Saturday, November 16, 2013

Javascript JSON Trailing Comma and IE

Seems like Google Chrome and Firefox are both pretty tolerant when it comes to trailing commas in JSON. However IE can be really pissed off by those extra characters.

Two symptoms I typically see:

  • Syntax Error: IE will simply report a syntax error like this: SCRIPT1028: Expected identifier, string or number
JSON string that can cause above error message:

var x = {
    a: 1,
    b: 2,};

  • Undefined object: when the trailing comma is in an array declaration, IE will add a undefined object at the end of the array (Firefox, and Chrome does not do this). For example, for the code below, my test results are: IE -> 4, Firefox -> 3, Google Chrome -> 3

var x = [1, 2, 3,];

       This usually will cause unexpected error in the code down below, which may loop through the array and try to access the undefined last element.

It is the second kind of problem that causes the most headache. Because in the first case, IE will pinpoint line number so that we can fix the problem immediately. In the second case, you are likely to get an obscure error message from a code that is trying to access the undefined last object.

Make Coldfusion 1000 Times Faster

Here is a well kept secret to make Coldfusion runs 1000 times faster: make your initial implementation 1000 time SLOWER.

Kidding aside, here are some performance tips:

  • Clean up debug code, especially CFDUMP. I have a production server that runs a query for 14 minutes, turns out a CFDUMP for debugging purpose is left behind. After it's removed, the query only took less than 5 seconds to finish;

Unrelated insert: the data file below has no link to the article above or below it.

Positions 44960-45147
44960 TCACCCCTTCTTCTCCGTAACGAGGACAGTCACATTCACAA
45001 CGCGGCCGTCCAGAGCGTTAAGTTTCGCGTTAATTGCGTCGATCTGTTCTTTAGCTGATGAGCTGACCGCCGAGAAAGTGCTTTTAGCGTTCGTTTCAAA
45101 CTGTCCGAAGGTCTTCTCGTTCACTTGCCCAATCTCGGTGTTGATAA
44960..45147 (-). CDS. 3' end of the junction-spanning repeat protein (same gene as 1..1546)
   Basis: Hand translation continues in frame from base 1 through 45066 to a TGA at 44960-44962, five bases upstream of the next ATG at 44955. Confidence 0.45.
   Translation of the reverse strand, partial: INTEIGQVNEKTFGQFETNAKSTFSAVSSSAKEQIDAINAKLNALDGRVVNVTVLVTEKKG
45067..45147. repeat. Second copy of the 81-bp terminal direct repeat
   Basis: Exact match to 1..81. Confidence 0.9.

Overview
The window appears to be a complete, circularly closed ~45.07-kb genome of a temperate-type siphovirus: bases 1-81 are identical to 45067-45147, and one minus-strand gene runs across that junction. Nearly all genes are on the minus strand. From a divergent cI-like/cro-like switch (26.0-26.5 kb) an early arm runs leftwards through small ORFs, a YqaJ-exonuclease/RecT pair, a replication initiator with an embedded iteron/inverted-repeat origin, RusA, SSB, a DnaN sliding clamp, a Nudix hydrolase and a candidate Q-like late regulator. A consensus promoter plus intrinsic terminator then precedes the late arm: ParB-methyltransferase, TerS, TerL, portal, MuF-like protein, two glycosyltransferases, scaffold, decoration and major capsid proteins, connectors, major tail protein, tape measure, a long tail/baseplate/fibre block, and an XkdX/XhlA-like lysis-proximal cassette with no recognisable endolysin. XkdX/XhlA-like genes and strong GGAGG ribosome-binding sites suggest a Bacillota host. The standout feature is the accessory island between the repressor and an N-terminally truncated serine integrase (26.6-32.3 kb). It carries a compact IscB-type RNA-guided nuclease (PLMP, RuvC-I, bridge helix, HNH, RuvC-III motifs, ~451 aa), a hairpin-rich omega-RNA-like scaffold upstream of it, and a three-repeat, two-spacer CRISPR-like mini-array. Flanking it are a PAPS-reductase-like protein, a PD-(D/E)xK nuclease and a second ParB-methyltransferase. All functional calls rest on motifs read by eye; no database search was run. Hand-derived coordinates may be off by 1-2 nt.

• JSON serialization is not as fast as you wished. I have a query that took 1 second to get result from SQL server, but then it took about 10 seconds to serialize the result to JSON string;
  • Similarly WDDX, SOAP could take significant amount of time to serialize large object;
  • Use AMF binary communication if possible (at least if you use Flex, or Coldfusion to Coldfusion communication, do give AMF some serious consideration). Moving from SOAP webservice call to AMF have make our response time order of magnitude faster;
  • Other usual suspects that are applicable to many other programming languages: loop, nested loop, multiply vs. divide, ...
  • Profiling: I was not able to find a good profiling tool for Coldfusion, so end up roll my own hand coded profiler. It's a little cumbersome, requires manually insert check points to collect performance statistics. Never the less, it helps in quickly identify bottlenecks;
  • Caching: turn on caching in Coldfusion is very easy. So, whenever it make sense, do turn on query caching, page caching, ... This often can be a 10 second job that improves performance by 100 times;
  • Coldfusion Admin: trusted cache, disable debugging
  • Always use fully qualified variable names to save scope lookup time;
  • Application.cfc: double check, triple check this file, because any performance issue here will affect ALL the pages of your website;
  • use cfqueryparam instead of text in cfquery;
  • Fine tune JVM parameters
  • Hardware: CPU, RAM, network, and Disk (again measure and identify bottleneck, before purchase any expensive upgrades)
  • Scale out: use load-balancer to distribute work load
  • Last but not least: make sure your SQL queries are all in good shape. Often times, Coldfusion server itself is not the bottleneck, your SQL server is;